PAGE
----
We conduct translational research in the area of inflammation and immune regulation with a focus on rheumatology, cancer and cardiovascular disease.
Immune-regulated diseases, such as rheumatoid arthritis, are clinically heterogeneous in disease course and response to therapeutic strategies. Clinical variability is likely to result from an interplay of genetic factors with environmental and lifestyle differences.
We are entering the era of ‘precision medicine’ where drug development is moving away from the traditional one-size-fits-all therapeutic approach.
Our priority is to understand the molecular pathways responsible for disease using in vitro models through to identification of biomarkers in groups of patients with a distinct disease phenotype or response to a therapeutic strategy.
Ultimately, linking a molecular pathway or biomarker to a patient group and new sensing techniques will transform our therapeutic approach and the effectiveness of new and emerging medicines.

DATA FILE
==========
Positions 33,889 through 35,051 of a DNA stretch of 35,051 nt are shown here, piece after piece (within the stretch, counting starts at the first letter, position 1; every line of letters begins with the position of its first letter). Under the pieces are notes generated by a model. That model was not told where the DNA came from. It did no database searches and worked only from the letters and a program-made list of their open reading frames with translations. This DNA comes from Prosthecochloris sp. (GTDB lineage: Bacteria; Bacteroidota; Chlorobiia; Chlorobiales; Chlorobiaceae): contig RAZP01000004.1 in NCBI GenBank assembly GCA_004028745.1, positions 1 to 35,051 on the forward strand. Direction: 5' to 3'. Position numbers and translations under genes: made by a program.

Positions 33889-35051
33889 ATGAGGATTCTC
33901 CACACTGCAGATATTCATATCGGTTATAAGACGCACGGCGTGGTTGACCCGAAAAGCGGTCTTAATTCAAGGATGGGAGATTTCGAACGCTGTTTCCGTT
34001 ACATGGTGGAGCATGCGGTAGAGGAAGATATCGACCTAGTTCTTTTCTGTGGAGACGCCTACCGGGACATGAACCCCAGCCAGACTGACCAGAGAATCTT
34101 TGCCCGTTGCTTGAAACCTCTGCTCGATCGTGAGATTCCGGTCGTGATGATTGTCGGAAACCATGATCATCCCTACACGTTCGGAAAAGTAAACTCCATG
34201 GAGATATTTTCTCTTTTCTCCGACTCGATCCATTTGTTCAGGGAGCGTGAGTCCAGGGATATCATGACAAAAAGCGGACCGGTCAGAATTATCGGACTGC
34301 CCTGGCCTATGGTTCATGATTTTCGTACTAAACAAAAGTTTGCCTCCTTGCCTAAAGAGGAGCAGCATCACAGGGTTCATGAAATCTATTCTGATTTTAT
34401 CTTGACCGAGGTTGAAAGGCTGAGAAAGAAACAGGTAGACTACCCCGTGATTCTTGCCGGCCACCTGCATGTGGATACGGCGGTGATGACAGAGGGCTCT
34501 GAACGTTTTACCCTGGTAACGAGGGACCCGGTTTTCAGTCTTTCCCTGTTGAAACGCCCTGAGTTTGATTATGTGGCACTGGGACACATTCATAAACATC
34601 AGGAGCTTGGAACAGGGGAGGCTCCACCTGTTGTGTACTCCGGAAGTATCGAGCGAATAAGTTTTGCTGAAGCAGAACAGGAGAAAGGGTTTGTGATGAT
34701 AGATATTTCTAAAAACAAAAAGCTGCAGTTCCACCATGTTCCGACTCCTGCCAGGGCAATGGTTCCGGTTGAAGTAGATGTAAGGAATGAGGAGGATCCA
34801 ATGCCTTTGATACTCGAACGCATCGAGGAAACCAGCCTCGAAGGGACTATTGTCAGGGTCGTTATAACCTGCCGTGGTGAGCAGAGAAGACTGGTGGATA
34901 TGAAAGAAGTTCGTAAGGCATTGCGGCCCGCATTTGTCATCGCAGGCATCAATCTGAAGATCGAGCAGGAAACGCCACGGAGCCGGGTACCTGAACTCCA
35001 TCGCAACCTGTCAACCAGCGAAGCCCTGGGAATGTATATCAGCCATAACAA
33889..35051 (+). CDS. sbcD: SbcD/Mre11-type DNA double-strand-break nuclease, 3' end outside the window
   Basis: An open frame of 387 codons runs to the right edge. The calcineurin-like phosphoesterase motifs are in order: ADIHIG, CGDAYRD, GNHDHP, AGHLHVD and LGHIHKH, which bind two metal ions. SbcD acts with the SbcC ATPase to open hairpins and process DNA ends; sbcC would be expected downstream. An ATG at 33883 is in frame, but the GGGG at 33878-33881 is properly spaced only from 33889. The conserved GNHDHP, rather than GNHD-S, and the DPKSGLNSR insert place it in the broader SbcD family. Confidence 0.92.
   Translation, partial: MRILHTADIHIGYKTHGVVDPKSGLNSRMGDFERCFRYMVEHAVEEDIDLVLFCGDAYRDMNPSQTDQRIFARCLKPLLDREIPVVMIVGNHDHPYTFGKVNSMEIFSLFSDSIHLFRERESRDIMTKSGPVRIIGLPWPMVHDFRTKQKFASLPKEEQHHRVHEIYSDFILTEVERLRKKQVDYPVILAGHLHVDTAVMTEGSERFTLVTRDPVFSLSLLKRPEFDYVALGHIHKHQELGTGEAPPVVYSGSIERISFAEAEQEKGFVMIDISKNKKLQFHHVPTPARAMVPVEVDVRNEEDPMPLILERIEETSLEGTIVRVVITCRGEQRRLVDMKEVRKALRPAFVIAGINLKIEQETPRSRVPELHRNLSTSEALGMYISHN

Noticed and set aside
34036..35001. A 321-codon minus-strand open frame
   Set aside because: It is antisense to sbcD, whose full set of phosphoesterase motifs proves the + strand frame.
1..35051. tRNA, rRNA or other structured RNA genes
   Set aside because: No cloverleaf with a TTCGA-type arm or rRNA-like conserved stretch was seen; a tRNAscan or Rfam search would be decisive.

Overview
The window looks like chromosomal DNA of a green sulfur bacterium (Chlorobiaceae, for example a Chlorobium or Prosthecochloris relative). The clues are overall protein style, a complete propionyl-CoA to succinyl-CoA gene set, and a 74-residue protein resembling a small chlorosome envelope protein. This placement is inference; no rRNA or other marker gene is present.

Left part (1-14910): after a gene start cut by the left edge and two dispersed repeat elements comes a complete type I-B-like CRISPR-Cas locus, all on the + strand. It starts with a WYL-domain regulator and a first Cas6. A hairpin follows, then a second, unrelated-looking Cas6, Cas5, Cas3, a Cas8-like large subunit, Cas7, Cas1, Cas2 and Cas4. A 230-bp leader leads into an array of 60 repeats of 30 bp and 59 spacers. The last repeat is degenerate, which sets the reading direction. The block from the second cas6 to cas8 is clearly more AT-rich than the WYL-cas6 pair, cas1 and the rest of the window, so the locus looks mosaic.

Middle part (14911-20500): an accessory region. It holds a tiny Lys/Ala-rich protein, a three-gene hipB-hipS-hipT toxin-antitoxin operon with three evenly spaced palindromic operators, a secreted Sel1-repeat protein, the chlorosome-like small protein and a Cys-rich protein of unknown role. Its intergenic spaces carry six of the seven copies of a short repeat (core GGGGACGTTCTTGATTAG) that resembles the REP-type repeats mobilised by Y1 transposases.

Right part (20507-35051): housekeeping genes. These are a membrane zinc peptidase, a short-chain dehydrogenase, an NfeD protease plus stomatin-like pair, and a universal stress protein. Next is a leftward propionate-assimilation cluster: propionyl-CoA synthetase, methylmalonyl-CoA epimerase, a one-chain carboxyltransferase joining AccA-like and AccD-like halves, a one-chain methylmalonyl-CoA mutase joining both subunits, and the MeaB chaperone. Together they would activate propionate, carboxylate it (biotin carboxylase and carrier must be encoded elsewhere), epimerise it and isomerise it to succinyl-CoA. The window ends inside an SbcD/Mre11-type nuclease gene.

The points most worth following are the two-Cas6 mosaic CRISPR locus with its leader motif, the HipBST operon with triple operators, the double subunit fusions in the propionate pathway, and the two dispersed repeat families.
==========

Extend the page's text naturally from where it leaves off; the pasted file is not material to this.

We have a breadth of expertise in several areas of immune regulation and inflammation including:
- auto-immune and inflammatory disease
- cardiovascular disease
Our skills range from medicinal chemistry through to the impact of lifestyle on treatment.
This area is both interdisciplinary and strongly collaborative with local clinical partners in the Royal National Hospital of Rheumatic Disease (RNHRD) and Royal United Hospital (RUH).
Rheumatology is a strong focus with established links between a team of clinical rheumatologists and the Department of Pharmacy & Pharmacology.
Particular research strengths are in vitro models of inflammation for target identification, RNA biology, new sensor technologies, biomarker identification, pharmaco-epidemiology, and the influence of lifestyle on therapy.